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VIDEBIMUS

How many shameful moments in humanity's history were accompanied by this exclamation, "We shall see!" How many already molded, wonderful opportunities were cruelly and mercilessly broken by the opportunism of this "We shall see." In most diversified languages, in every manner, in all intonations this deadly saying was pronounced. If margash or manana are said instead, these expressions also will denote the very same opportunistic expectation.

Many rulers of countries, pontiffs, and leaders did not find it difficult to speak this word aloud. And they probably never considered that in tins manner they pronounced a verdict upon themselves.

Who, then, trying to evade, will say, "We shall see"? Only he who does not know the way and wishes to cover himself by extraneous conditions. Moreover, everyone who so evades does not altogether know what he wants. It is impossible to build something solid on an unforeseen confluence of extraneous circumstances. It would be more just and honest to say simply, "Let us delay this matter." But he who says, "We shall see," wishes to catch something extraneous and make use of it.

He who receives such a pharisaic answer as, "We shall see," can justly say, "You're a fisherman!" or "You're a masquerader!" He will be quite right in using such appellations, because his companion probably wanted to gain time so as to either cover up something or fish out something irrelevant.

Isabella d'Este sent to Cesare Borgia a gift    one hundred masks. This significant gift revealed all her sharp resourcefulness, and remained in history as a just description of Cesare Borgia. Likewise, in one of the Eastern narratives it is related that a certain ruler sent a fish as a gift to his treacherous neighbor with the accompanying words, "Caught for you." Thus was shown knowledge of cunningly conceived plans.

"We shall see, we shall see," says he who wishes to delay some decision.

"All right, all right," remarks he who wishes to change the conversation. There is nothing whatsoever "right" in this desire to hide, to avoid, only for the purpose of delay. People even invented a self-consolation, "What is delayed is not lost." But, usually, what is delayed is already lost. And how much of the useful, timely, and necessary was delayed for the sake of absolutely unfitting considerations.

In order not to delay and thus spoil something, one must also have a heart's spark. We had occasion to hear of a wise ruler, who when learning of something undelayable and useful, confessed that he experienced a sort of tremor passing over his spine; his hair stood on end, as it were; of course, this was not because of a feeling of terror, but from a tremor of true feeling. It meant that the hearty itself was knocking and reminding that not even a moment should be lost.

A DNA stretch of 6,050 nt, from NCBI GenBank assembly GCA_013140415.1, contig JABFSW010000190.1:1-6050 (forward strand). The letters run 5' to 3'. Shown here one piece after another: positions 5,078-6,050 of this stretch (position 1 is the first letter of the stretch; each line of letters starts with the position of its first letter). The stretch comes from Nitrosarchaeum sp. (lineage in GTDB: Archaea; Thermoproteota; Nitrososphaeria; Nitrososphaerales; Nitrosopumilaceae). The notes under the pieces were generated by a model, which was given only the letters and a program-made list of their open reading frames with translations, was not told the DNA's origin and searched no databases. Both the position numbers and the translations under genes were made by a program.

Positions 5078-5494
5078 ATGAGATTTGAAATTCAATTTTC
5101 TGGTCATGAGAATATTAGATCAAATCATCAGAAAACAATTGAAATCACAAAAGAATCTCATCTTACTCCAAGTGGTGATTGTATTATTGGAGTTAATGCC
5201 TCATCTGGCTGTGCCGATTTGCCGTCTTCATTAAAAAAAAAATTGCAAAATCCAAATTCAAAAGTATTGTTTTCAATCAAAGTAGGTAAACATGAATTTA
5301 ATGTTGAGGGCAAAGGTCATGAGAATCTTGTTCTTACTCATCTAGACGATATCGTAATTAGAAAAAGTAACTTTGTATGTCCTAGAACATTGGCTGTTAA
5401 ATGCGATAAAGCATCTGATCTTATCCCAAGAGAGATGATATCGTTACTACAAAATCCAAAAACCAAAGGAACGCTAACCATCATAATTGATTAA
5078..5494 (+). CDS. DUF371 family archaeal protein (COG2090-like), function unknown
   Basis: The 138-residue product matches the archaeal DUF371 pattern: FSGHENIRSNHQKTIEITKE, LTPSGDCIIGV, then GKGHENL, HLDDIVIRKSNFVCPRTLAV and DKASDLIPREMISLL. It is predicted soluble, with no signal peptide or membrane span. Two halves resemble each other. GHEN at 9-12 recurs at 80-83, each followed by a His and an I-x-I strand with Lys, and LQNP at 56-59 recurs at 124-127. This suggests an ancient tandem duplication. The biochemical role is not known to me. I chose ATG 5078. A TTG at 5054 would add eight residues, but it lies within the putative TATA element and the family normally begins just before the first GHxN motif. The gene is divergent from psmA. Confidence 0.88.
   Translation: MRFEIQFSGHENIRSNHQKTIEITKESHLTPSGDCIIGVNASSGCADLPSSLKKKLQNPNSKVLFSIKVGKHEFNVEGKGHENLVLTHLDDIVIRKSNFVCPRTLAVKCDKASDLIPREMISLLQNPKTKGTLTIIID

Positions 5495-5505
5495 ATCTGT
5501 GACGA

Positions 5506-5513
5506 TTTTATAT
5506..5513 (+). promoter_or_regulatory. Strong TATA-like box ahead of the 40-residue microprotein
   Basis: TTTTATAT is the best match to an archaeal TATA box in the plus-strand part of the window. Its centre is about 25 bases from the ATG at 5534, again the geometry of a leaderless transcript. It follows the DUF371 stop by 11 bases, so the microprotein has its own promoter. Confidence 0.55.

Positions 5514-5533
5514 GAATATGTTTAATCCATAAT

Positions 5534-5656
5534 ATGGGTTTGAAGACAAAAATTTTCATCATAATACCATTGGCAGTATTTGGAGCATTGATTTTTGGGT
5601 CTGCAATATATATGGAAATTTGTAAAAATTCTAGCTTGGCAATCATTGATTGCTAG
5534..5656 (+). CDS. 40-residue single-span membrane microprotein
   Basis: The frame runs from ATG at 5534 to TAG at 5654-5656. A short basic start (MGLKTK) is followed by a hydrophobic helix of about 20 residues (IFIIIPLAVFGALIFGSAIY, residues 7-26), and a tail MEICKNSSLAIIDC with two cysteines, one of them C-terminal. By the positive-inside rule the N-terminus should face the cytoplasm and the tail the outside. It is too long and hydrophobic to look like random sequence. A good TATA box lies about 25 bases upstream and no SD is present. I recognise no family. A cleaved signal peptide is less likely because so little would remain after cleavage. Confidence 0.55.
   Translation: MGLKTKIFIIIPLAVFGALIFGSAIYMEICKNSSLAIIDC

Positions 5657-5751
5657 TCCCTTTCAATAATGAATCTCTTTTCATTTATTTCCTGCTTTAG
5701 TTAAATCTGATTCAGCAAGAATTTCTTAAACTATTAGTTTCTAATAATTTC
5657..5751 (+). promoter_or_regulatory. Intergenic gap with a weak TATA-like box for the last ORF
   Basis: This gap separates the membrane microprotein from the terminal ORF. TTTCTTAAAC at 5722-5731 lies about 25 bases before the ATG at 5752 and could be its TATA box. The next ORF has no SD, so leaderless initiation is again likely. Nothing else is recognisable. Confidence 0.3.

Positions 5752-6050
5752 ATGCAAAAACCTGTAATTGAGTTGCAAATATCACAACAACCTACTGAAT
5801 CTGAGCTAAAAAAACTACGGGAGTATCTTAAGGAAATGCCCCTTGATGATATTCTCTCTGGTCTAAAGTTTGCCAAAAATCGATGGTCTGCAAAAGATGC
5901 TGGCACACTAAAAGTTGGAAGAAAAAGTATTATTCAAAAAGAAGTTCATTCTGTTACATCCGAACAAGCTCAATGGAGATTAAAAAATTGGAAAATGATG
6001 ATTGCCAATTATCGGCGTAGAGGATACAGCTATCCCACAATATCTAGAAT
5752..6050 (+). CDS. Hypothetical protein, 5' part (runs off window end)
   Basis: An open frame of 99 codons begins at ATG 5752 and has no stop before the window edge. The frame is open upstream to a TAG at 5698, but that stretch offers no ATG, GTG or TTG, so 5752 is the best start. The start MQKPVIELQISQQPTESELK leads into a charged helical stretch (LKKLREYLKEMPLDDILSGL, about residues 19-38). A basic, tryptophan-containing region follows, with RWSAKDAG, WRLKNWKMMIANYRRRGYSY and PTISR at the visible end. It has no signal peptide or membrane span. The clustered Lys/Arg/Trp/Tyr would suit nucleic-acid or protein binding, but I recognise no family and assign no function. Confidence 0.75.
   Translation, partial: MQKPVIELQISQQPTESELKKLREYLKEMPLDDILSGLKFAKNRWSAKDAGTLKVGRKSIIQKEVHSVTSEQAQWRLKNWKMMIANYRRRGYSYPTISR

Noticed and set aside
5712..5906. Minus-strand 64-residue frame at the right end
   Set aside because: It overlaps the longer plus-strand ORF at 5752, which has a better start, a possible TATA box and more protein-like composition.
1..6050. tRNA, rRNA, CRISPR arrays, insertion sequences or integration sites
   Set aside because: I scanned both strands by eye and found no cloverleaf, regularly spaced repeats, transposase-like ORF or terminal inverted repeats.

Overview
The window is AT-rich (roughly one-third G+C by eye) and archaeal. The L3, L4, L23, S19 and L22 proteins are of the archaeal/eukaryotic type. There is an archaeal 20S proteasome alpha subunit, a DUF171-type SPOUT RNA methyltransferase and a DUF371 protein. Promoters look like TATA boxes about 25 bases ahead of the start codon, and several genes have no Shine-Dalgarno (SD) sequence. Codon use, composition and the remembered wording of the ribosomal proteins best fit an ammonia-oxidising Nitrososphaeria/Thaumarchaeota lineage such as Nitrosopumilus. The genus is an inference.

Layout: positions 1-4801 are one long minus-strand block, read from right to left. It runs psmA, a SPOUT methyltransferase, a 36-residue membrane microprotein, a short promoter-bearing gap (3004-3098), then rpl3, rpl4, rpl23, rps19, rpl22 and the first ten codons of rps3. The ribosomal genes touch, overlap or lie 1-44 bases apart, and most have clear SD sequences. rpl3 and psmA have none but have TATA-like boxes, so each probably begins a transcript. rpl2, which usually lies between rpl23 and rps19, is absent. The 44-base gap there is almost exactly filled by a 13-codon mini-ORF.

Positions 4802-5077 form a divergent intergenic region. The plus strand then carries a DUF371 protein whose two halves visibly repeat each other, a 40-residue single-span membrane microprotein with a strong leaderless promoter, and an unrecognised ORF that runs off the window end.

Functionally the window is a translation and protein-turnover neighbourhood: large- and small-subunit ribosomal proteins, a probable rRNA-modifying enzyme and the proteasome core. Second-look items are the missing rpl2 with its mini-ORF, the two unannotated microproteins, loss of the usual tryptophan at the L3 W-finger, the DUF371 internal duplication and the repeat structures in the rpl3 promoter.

The daily routine most of all disposes toward delay and neglect. So many small routine-like circumstances arise, that each new creative process appears to be abstract and ephemeral. How, then, to conquer the burden of circumstances? The sparks and flame of the heart will indicate the true path.

Byzantine emperors carried a special emblem, an amulet with a bag containing earth sewed in it. It was called the akakia [goodness] and symbolized the personal acceptance of the earthly burden. Apparently there was an echo of something most ancient in this custom which also reverberated peculiarly in the myth about Antaeus, and in other legends of different nations. But should the earthly burden be oppressive, or does being charged with it comprise an affirmation of a foundation? The emblem, in its meaning, could not be just a symbol of a burden. It could only be a sign of affirmation. Likewise, anyone who knows duty and responsibility and his path will not plunge into the evasive debris of "We shall see." He knows his path and therefore is not in need of any conditional terms. He will say, "I see" or "I do not see," but never will he humble himself by avowing his blindness and hoping that circumstances created by others will help him out.

In history whole political systems are known based upon "We shall await" and "We shall see." But these epochs were never marked by a renaissance. In the course of such policies a chance for existence could succeed for a while, but each powerful structure demands a responsive affirmation.

If a ruler is in possession of some reliable facts for some reason as yet unknown to his companion, he will say, "I shall wait." There is no need for him to scout and look around. He will simply need a certain period of time for the maturity of the seeds already sown.

All this is relatively the same. Somebody will say, "What difference is there between "I shall wait" or "We shall see"?" But there is a vast difference. In the first instance there is a responsible affirmation, and in the second    a conventional avoidance. One can respect unknown causes that make one wait; but the classical, "We shall see" will always fill you with doubt as to the quality of the intentions of your companion.

Your companion, in the latter case, says, as it were, "If you are successful, I will be with you." Such a union is not worth much.

What kind of architect would he be who would say at the start of the construction, "We shall see what will be the outcome". Such a building would inspire little trust. Some will say, "Will it not be just a quibble to make an issue out of a casual expression, insisting on its unfailing meaning?" Yet words exist for the purpose of expressing a definite concept.

And so, not "Videbimus," but "Vide."

Tzagan Kure

May 16, 1935

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